The Potential Consequences of a US Debt Default: Increased Interest Rates, Job Losses, and Economic Recession

The United States is currently facing a potential debt crisis as lawmakers struggle to come to an agreement on raising the debt ceiling. If the country defaults on its debt, the consequences could be severe and far-reaching, impacting not only the US economy, but also global financial markets.

Historical precedent shows that the most common consequences of debt default include increased interest rates for loans, mortgage rates, and credit cards.[0] Americans could also see rates increase on established lending products with variable loans, including personal and small-business lines of credit and certain student loans.[1] Credit lines can also be reduced by issuers.[2]

In addition to these financial consequences, a default could lead to a recession and significant job losses.[3] Economists have predicted that a technical default, where the federal government fails to make payments for some of its responsibilities, would raise unemployment from 3.4% to 7%, while an actual default, where the federal government fails to make payments to US bondholders, would raise unemployment to above 12%.[0] According to Moody’s Analytics, if the default continues for several months, the United States may face a loss of up to 7.4 million jobs, with states such as California, Texas, and Florida experiencing significant employment declines.[4] At its lowest point, existing home sales would drop by 23% and housing costs would skyrocket by 22%, causing a significant blow to the housing market.[4]

A default would also have broad economic repercussions, leading to a recession that would affect the global economy and result in substantial job losses. The GDP could decline to levels that have not been witnessed since the Great Recession.[2] The global financial system is heavily reliant on US Treasury bonds and US dollars, and a default could lead to a loss of confidence in the US government and a global market panic.[0] This would result in declining asset prices and a disruption in international trade.[0]

As U.S. Treasury Secretary Janet Yellen recently noted, unless Congress raises (or suspends) the debt limit, the US government may run out of money as early as June 1.[5] Yellen has repeatedly urged lawmakers to act on the borrowing limit, warning that failing to raise the debt ceiling in time could result in a “catastrophe” for the US economy.[6]

While the probability of a default remains low, at least based on opposing lawmakers’ assurances that a deal will be done to raise or suspend the debt limit and the long odds implied by trading in certain financial markets, the situation is still cause for concern.[3] The duration of a global market panic would be determined by the severity of the US default and how quickly the US could restore confidence in financial markets.[0]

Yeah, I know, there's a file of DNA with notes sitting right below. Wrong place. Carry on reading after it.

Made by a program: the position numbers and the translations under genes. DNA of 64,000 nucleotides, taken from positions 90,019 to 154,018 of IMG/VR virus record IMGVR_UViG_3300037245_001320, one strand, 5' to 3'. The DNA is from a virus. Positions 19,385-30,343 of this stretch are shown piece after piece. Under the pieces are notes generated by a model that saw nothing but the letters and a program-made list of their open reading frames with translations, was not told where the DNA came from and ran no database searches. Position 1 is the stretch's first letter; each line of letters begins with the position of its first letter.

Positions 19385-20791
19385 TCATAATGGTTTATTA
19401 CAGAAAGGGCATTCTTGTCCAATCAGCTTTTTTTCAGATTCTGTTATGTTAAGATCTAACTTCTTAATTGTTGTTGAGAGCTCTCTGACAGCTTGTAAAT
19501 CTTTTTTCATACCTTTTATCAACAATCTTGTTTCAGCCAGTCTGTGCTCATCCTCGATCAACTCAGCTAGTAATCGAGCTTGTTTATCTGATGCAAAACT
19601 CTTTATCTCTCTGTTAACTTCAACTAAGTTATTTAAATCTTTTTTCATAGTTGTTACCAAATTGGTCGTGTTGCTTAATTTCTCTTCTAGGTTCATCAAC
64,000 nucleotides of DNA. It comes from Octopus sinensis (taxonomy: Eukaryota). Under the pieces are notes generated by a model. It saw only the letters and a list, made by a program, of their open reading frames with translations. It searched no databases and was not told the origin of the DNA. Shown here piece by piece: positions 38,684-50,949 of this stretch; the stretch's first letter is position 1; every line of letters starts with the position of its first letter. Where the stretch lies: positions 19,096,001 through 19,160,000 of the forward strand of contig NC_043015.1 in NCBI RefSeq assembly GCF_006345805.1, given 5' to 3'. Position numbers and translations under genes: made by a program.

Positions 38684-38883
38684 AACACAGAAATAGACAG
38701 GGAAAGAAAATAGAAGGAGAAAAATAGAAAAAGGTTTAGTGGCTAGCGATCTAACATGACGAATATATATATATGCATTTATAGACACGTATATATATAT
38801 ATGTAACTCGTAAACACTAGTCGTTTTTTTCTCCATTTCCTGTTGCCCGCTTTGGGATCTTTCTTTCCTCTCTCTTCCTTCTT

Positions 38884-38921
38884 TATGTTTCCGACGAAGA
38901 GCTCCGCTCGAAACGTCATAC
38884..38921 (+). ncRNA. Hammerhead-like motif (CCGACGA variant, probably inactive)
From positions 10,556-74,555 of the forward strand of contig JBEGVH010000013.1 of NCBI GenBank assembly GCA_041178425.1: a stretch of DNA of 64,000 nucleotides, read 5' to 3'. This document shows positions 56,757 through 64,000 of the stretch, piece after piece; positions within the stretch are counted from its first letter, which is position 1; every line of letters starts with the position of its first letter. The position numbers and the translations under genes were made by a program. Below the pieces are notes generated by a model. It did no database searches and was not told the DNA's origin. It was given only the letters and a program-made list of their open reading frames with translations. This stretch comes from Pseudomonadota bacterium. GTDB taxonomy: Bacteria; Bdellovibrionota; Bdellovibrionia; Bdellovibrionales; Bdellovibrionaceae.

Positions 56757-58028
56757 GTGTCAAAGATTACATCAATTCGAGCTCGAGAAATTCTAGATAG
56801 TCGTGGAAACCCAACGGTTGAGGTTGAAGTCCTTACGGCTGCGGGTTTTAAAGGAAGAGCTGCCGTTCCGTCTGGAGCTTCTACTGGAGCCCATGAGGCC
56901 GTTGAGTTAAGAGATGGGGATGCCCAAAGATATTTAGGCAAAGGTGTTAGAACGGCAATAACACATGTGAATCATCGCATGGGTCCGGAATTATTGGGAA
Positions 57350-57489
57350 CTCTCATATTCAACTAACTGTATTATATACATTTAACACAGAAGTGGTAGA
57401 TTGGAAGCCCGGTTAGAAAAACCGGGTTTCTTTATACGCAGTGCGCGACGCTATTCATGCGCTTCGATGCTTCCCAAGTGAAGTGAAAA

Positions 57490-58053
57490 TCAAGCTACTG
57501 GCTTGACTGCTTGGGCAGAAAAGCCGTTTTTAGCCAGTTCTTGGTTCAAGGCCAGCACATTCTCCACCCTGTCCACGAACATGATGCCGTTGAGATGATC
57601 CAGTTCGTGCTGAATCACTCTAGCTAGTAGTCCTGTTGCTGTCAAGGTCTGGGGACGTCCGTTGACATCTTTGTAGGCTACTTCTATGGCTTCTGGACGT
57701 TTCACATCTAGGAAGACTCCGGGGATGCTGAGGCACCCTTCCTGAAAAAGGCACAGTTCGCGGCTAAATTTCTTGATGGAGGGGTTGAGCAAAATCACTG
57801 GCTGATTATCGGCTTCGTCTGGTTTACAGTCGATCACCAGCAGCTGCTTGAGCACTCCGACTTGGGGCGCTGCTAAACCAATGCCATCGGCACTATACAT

Previous debt ceiling negotiations were stalled under the Obama administration, marking a new standard of polarized political battles when it came to discussing the government’s spending budget.[7] During 2011, the House Republicans engaged in a prolonged struggle to reduce the deficit in return for an increase in the debt ceiling, which had the unprecedented effect of affecting the country’s credit rating.[7] Conversations came to a head two days prior to the Treasury’s announcement that the United States was on the verge of depleting all its funds.[7] That delay in voting to raise the debt ceiling affected the stock market and led to higher borrowing rates for the US that cost the country an additional $1.3 billion in 2011, according to the United States Government Accountability Office.[7]

With the current political situation in Washington, there is a decent chance that lawmakers won’t reach a compromise and the US Treasury will have to prioritize bond payments over other government obligations to prevent a default.[0] Policymakers must prioritize a resolution that safeguards the nation’s financial well-being and its citizens.[4] Defaulting would have disastrous consequences, and Congress must vote to raise or suspend the debt limit without conditions and not wait until the last minute.[7]

0. “What Happens if the US Defaults on its Debt?” Of Dollars And Data, 16 May. 2023,

1. “What happens if the U.S. defaults? How the debt ceiling could impact your money.” CBS News, 17 May. 2023,

2. “What Happens If the U.S. Can’t Pay Its Bills? ‘Catastrophe’” FOX 11 and FOX 41, 16 May. 2023,

3. “What Would Happen if the U.S. Defaulted on Its Debt” The New York Times, 18 May. 2023,

4. “US Debt Ceiling Crisis: Consequences for Economy and Social Welfare” FX Empire, 15 May. 2023,

5. “Everything To Know About The Debt Ceiling, Possible Default On Treasury Bonds And Whether A Shutdown Will Happen” Forbes, 18 May. 2023,

6. “Janet Yellen is ‘bluffing’ about the government running out of money by early June, economist Danielle DiMarti” Business Insider India, 16 May. 2023,

7. “What Happens If a Debt Ceiling Agreement Isn’t Reached” TIME, 14 May. 2023,